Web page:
AMD may slap a 5GHz boost onto the Ryzen 9 5950X with an XT refresh

(Image credit: AMD)

AMD could be about to drop two new Zen 3 chips on the CPU-starved market. These two new processors are most likely XT revisions of the Ryzen 9 5950X and the Ryzen 5 5600X, with a higher boost clock on the 5950XT peaking at 5GHz. That would be the first time AMD has released a chip that can hit such a high frequency—assuming the rumour turns out to be true.

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The basis for this rumour originates from a tweet by DevOps Engineer, Patrick Schur, who lists two Processor Model Numbers with B2 steppings. The 16-core chip looks like a direct replacement for the Ryzen 9 5950X, while the 6-core would appear to resemble the Ryzen 5 5600X. 

That B2 stepping indicates minor changes to the silicon to improve chip yields, but this can also lead to improved efficiencies and thus higher frequencies. 

The 16-core chip has a base frequency of 3.4GHz which is comparable to the existing 5950X, although the existing chip tops out with a max boost clock of 4.9GHz, whereas this B2 stepping hits 5GHz. 

The 6-core chip is in some ways more intriguing because both the base clock and boost clocks line up with the existing Ryzen 5 5600X. There's no higher boost clock on offer here, although it may overclock higher, or be more efficient in use. It'll be interesting to see whether AMD launches this chip with a cooler, or expects builders to use a third party option to hit higher clock speeds.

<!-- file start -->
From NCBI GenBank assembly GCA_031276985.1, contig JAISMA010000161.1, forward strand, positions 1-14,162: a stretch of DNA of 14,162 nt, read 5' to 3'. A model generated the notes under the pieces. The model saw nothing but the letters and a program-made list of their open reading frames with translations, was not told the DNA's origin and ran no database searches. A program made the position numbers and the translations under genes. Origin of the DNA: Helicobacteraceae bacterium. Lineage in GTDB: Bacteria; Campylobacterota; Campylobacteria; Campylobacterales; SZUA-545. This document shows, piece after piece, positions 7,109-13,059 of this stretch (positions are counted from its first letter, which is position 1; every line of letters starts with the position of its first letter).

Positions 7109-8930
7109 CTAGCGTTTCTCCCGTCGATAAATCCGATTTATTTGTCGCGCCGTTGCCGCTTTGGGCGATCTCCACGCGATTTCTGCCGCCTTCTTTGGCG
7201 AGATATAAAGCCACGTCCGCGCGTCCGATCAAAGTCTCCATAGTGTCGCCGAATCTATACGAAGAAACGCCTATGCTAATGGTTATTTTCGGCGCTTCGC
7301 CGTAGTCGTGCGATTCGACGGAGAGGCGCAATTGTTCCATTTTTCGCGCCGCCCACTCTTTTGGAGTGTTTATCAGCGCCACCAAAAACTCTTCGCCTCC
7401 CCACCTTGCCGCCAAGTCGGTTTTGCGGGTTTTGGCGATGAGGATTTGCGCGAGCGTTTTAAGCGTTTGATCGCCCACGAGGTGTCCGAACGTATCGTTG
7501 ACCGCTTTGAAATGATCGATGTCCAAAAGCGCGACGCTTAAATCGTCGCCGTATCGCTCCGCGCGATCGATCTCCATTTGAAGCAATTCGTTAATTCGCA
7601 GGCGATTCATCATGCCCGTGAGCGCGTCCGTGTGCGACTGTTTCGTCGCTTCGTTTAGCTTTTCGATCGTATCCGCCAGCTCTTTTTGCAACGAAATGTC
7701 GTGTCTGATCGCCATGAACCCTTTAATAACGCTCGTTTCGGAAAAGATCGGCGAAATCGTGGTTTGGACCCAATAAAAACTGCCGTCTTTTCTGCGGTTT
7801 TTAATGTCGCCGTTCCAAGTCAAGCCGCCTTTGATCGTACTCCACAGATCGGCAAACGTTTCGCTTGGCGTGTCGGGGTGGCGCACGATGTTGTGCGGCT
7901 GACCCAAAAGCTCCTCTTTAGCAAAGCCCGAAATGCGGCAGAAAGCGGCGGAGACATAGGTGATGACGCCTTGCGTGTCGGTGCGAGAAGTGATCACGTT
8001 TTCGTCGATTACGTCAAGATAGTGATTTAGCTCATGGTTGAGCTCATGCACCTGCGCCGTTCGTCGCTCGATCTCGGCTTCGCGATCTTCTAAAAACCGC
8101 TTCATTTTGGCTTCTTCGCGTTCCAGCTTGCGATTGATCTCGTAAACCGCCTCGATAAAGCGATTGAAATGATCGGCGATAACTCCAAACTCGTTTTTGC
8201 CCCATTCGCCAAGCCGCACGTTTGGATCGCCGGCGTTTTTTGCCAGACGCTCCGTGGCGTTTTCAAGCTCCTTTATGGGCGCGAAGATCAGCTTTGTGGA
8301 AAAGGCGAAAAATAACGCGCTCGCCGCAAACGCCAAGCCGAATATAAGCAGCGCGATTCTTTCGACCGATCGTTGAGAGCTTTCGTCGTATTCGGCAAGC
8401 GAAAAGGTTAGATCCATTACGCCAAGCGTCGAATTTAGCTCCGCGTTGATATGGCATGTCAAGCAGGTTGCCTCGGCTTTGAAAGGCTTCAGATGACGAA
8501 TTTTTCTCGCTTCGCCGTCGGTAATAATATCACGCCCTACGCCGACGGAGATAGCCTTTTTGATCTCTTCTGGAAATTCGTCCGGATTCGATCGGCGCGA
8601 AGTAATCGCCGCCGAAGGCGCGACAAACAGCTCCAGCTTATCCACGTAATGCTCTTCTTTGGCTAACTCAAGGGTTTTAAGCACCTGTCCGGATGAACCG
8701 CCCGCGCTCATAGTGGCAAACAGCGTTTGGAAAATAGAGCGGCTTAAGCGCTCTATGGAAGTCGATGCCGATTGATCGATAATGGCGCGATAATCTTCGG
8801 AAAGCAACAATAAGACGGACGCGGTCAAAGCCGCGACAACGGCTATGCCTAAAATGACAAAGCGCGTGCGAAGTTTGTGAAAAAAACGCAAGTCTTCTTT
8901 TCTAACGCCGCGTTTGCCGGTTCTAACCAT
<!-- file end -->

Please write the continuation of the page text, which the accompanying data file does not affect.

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AMD released XT versions of its Ryzen 3000 chips last summer, although higher price tags and only slightly better performance made them fairly forgettable releases. They were quickly eclipsed by AMD's Ryzen 5000 release in September as well. Things are a bit different this time around though, with demand for the Ryzen 5 5600X and Ryzen 9 5950X being particularly high. 

While only two chips are listed, this 'refresh' comes after rumours that AMD had shelved its full Warhol refresh which was slated to use TSMC's 6nm production process in the summer. Even so, subtly updating AMD's two most popular chips is welcome, and should mean there is more silicon in the marketplace for DIY builders. We're definitely all for more chips being available to buy.

Alan Dexter

Alan has been writing about PC tech since before 3D graphics cards existed, and still vividly recalls having to fight with MS-DOS just to get games to load. He fondly remembers the killer combo of a Matrox Millenium and 3dfx Voodoo, and seeing Lara Croft in 3D for the first time. He's very glad hardware has advanced as much as it has though, and is particularly happy when putting the latest M.2 NVMe SSDs, AMD processors, and laptops through their paces. He has a long-lasting Magic: The Gathering obsession but limits this to MTG Arena these days.